September 30th, 2014 7:44 am ET - Diana Ceballos, PhD,CIH,MS; Elena Page, MD,MPH
Go Green! Recycle! We have all heard the call to be more environmentally conscious. However, not everyone is aware of the many health and safety hazards facing employees who handle the recycling of electronics. Many recycled electronics can contain hazardous materials such as lead, cadmium and other toxic metals. In 2011, the U.S. e-scrap recycling industry contributed approximately $90 billion to the U.S. economy, compared with less than $1 billion in 2002 [ISRI 2014]. The ‘e-scrap’ recycling industry is also called ‘e-waste’ or ‘e-cycle.’ This industry sector generated about 138,000 direct jobs in 2011, up from 6,000 employees in 2002, and recycled more than 130 million metric tons of materials in 2010 [ISRI 2014]. To better document the hazards, the National Institute for Occupational Safety and Health (NIOSH) has completed exposure evaluations at several electronics recycling facilities and conducted a survey of electronics recycling facilities across the United States.
Recent NIOSH Health Hazard Evaluations
Through the NIOSH Health Hazard Evaluation (HHE) Program we have measured employee exposures to lead, cadmium, chromium, and noisein e-scrap recycling facilities. We found that employees in facilities that process cathode ray tube (CRT) glass, including employees in areas away from where the CRT glass is processed, can be overexposed to lead and cadmium. At some facilities, we have found lead, cadmium, and other toxic metals on surfaces outside of production areas, ineffective engineering controls, and poor employee work practices such as dry sweeping (causes dust laden with toxic metals to be swept back into the air). NIOSH has also found conditions that can lead to “take-home” exposures; for example, in some e-scrap recycling facilities the employees did not have access to showers or work uniforms. As a result, employees tracked contamination through the facility and to their personal vehicles, and potentially to their homes. More information and prevention recommendations can be found in the HHE reports listed below.
- Evaluation of Occupational Exposures at an Electronic Scrap Recycling Facility
- Exposure to Hazardous Metals During Electronics Recycling at Four UNICOR Facilities
Given that results from hazard evaluations at individual sites might not be representative of an industry as a whole, we conducted a telephone survey of 47 facilities in the United States to provide a broader picture. Through the survey, we identified several types of occupational health hazards in the e-scrap recycling industry. We learned that responding facilities 1) had between 10 and 80 employees, 2) recycled a wide array of electronics, and 3) performed manual recycling processes. Some facilities had practices indicative of poor control of dust generated during recycling. The survey showed that e-scrap recycling has the potential for a wide variety of occupational exposures and that educating the industry about health and safety practices was needed to help protect employee health. More information can be found in thesurvey report .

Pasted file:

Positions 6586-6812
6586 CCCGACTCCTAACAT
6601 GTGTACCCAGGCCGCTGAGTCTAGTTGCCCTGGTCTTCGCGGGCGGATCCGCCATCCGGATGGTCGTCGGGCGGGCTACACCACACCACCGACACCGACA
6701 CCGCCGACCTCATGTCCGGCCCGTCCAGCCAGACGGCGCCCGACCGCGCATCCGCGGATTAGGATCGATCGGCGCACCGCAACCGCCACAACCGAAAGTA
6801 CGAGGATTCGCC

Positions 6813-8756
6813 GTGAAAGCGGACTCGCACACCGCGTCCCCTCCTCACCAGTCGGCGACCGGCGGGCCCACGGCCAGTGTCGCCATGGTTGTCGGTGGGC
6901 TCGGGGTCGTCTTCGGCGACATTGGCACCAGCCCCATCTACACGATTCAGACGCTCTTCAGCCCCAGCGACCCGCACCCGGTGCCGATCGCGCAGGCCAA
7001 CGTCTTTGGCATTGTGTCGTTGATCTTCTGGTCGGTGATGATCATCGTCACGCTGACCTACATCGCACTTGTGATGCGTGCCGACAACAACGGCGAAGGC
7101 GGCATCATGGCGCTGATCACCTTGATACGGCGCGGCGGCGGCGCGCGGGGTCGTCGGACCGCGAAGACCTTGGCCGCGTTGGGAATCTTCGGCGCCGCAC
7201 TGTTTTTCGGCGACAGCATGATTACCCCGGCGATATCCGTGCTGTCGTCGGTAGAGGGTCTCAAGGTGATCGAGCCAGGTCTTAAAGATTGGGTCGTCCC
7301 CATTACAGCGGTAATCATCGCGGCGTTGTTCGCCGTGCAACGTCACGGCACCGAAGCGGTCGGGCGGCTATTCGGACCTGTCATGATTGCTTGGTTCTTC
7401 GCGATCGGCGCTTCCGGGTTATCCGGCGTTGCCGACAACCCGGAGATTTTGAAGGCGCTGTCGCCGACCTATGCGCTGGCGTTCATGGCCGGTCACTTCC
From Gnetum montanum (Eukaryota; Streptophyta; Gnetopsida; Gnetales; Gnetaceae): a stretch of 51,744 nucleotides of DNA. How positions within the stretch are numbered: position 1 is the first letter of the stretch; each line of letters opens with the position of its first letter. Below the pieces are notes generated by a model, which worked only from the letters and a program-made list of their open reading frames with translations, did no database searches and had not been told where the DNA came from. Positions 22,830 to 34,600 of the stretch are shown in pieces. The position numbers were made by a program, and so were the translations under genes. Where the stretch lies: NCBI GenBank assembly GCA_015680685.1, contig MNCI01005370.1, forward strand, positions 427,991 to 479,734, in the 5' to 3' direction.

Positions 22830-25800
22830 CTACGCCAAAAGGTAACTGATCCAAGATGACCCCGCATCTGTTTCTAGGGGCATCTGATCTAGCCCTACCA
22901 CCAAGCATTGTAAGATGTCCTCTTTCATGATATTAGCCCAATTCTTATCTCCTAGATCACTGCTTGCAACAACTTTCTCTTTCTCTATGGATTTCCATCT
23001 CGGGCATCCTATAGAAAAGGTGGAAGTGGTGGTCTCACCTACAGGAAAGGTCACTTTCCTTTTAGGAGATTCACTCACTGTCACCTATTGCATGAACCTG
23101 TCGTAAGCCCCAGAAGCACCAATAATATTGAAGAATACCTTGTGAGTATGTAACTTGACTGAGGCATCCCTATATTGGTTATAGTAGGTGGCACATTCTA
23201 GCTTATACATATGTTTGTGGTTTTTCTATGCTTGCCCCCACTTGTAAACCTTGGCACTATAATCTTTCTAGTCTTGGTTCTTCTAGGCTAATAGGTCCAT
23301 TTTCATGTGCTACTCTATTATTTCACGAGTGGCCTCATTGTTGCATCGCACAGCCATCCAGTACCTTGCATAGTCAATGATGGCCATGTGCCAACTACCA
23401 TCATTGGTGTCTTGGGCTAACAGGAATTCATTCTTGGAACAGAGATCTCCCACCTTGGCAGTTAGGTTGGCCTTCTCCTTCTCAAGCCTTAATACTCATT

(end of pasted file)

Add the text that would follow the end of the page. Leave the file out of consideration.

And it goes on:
NIOSH shared information from the HHEs and survey with the Institute for Scrap Recycling Industries, Incorporated (ISRI), R2 Solutions (now called Sustainable Electronics Recycling International [SERI]), and the Basel Action Network (BAN). These organizations administer the Recycling Industry Operating Standard™ (RIOS™), the Responsible Recycling Standard for Electronics Recyclers (R2,) and the e-Stewards® Standard for Responsible Recycling and Reuse of Electronic Equipment (e-Stewards®). These are voluntary certification standards for electronic recyclers. Continued efforts are needed to ensure that occupational health and safety considerations are an important component of voluntary certification programs.
Participate in a New NIOSH Study
Starting Fall 2014, NIOSH will begin a study to evaluate occupational exposures to metals and flame retardants in e-scrap recycling facilities and to recommend controls to reduce employee exposures. The HHE Program is looking for five facilities that would like to participate. We plan to observe work processes and practices, and evaluate exposure controls and employee health. During the visits, a team of industrial hygienists and medical officers will assess occupational exposures to workers at each facility, including metals (such as lead, cadmium, and indium) and flame retardants (such as polybrominated diphenyl ethers and newer alternatives). We will also evaluate engineering controls such as local exhaust ventilation, and the use of work practices and personal protective equipment at these workplaces. There is no cost to the facility to participate. The findings and recommendations from these evaluations will be shared with employer and employee representatives at each facility and will be posted on the NIOSH HHE Program website.
NIOSH is interested in learning more about employee exposures to other harmful materials, physical hazards, or other stressors at e-scrap recycling facilities. Let us know what e-scrap health and safety hazards you think have not been well studied. We also want to learn about measures that have been effective in preventing or minimizing these workplace hazards.
Diana Ceballos, PhD, CIH, MS; Elena Page, MD, MPH
Dr. Ceballos is an Industrial Hygienist in the NIOSH Hazard Evaluations and Technical Assistance Branch in the Division of Surveillance, Hazard Evaluations and Field Studies.
Dr. Page is a medical officer in the NIOSH Hazard Evaluations and Technical Assistance Branch in the Division of Surveillance, Hazard Evaluations and Field Studies.